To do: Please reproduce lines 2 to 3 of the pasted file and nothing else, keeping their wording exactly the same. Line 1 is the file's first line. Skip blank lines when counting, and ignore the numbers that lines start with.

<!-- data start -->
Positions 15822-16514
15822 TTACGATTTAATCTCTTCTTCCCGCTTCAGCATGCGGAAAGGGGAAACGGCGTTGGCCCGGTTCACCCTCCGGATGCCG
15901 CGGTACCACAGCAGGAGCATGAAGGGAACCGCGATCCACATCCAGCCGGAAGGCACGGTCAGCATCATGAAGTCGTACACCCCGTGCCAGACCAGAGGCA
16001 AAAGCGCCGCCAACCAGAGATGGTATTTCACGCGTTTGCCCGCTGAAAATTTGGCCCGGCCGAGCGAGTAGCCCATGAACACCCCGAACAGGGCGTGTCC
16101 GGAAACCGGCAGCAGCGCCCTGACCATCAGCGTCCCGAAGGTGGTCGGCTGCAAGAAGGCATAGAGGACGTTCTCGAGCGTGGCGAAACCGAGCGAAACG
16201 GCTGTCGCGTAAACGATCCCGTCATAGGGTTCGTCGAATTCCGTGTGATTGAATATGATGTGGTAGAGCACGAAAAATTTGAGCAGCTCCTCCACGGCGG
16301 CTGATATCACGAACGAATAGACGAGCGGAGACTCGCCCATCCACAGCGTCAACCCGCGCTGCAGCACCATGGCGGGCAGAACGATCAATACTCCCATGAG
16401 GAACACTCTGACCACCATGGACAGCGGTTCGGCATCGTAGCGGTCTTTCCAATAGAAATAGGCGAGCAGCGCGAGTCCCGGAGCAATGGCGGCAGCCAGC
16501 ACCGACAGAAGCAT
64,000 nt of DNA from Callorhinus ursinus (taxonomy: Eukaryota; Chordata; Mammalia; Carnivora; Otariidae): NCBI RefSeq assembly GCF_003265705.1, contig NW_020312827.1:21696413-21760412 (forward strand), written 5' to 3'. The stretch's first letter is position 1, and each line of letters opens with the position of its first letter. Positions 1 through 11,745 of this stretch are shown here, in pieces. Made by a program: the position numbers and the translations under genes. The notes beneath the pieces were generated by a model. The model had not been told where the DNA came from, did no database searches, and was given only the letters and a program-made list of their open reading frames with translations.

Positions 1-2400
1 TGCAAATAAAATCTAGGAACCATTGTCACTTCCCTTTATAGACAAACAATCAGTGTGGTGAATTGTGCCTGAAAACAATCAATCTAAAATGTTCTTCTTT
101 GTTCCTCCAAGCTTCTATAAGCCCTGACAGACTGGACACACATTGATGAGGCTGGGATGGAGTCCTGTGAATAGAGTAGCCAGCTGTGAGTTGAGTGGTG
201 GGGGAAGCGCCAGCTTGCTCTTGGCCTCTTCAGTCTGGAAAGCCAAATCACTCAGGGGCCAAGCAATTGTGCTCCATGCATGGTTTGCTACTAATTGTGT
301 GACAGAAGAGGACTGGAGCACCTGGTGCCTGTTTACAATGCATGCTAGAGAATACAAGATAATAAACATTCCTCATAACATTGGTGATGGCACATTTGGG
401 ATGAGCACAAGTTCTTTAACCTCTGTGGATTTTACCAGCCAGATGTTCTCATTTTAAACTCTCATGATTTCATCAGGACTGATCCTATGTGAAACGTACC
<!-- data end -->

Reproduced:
15822 TTACGATTTAATCTCTTCTTCCCGCTTCAGCATGCGGAAAGGGGAAACGGCGTTGGCCCGGTTCACCCTCCGGATGCCG
15901 CGGTACCACAGCAGGAGCATGAAGGGAACCGCGATCCACATCCAGCCGGAAGGCACGGTCAGCATCATGAAGTCGTACACCCCGTGCCAGACCAGAGGCA